In the wake of the so-called horsemeat scandal along comes an initiative extolling the virtues of eating insects! Is nothing about our diet sacred anymore? Insects as food is the theme of an event in London in April called, somewhat curiously, Pestival 2013. The subject will also be covered in a forthcoming BBC Television programme. As with horsemeat it turns out that a lot of people in the world eat insects from choice, and we are all, even if unwittingly, consuming them and their products anyway.
In this country the most likely sources of insects in our food are the red colouring cochineal, made from the ground up bodies of close relatives of aphids called scale insects, and honey, a viscous liquid regurgitated by bees. Cochineal was first used as a dye for clothing many centuries ago, it is now used in a range of products including sausages, jams, fruit juices and sweets, as well as in lipsticks.
We also consume with relish a lot of prawns and shrimps, which, whilst not insects, are very closely related to them and have similar bodies. It is also possible to buy preparations of other insects such as ants, crickets and grasshoppers, although these are still novelty foods rather than everyday items in our supermarket trollies. I can remember as a child being told that chocolate-covered ants are popular in some parts of the world.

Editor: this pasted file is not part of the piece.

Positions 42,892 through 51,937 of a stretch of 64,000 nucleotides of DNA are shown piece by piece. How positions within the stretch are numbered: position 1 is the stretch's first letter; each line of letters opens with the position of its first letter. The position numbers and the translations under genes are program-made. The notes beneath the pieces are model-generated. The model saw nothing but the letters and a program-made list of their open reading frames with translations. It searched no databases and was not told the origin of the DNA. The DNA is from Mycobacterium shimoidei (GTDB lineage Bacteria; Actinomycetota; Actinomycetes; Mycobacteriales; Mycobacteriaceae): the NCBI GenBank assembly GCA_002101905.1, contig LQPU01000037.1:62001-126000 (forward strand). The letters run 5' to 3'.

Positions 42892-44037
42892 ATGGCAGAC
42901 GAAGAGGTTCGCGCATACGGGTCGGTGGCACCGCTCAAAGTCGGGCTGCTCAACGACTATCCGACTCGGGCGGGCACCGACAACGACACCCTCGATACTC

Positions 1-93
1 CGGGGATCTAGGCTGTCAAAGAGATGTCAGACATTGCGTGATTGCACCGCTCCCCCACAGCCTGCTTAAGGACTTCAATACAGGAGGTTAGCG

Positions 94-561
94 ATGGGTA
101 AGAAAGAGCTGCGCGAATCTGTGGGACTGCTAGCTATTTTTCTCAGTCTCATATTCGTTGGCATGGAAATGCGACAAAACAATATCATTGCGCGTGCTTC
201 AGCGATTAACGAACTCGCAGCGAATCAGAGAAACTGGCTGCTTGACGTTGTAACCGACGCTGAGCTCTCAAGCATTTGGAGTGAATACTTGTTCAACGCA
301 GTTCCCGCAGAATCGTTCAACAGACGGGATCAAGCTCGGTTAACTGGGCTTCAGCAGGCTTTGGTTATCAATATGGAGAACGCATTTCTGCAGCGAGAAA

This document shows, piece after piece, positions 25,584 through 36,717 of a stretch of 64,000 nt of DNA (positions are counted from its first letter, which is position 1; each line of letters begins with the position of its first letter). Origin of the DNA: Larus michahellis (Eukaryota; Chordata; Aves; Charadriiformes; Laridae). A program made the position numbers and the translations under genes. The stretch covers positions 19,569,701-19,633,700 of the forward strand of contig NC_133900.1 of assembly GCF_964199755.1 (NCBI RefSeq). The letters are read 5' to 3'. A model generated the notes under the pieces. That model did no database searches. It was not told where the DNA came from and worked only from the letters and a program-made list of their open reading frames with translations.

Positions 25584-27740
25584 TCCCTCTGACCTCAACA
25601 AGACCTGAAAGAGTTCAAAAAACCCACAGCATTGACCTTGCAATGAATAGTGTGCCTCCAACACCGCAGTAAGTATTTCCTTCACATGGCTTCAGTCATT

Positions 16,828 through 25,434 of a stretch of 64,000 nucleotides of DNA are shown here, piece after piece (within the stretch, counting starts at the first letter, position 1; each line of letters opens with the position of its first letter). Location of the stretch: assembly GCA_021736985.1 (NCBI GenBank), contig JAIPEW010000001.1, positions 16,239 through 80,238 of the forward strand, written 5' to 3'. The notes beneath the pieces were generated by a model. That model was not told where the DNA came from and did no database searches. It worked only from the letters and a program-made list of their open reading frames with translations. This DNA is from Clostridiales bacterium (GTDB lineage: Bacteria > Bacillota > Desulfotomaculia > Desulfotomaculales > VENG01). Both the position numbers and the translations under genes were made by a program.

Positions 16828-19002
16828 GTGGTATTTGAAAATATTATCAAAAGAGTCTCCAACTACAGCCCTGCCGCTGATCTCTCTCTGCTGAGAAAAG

In a world short of food, and doused in chemicals to produce enough to keep pace with demand, insects are an environmentally sound choice. They are very rich in protein, produce very little methane (unlike larger livestock) and are abundant - someone has calculated that for every one of us there are 40 tonnes of insects. Having said that, it would take a lot of ants to make a burger; the solution in some places is to farm larger insects, such as mealworms, which are beetle grubs, and locusts, which are a type of grasshopper.
My natural history interest is plant galls; many of these contain insects, and produce sweet, honeydew like, exudations. Galls complete with their insect inhabitants have long been offered for sale alongside local fruits in street markets in Mexico and the Middle East, and a common gall found in this country on ground ivy is eaten in France and Sweden. Thanks to reality television programmes we are familiar with the term 'bushtucker'. In Australia this may include a gall, called a bush coconut, containing scale insects and found on a eucalyptus called the bloodwood tree.
If you are not convinced by taste, tradition and eco-friendliness, perhaps you should consider eating insects as payback. It is estimated that up to a quarter of all the food crops in the world are destroyed by insects, about 10% whilst growing and about 15% in storage and transport.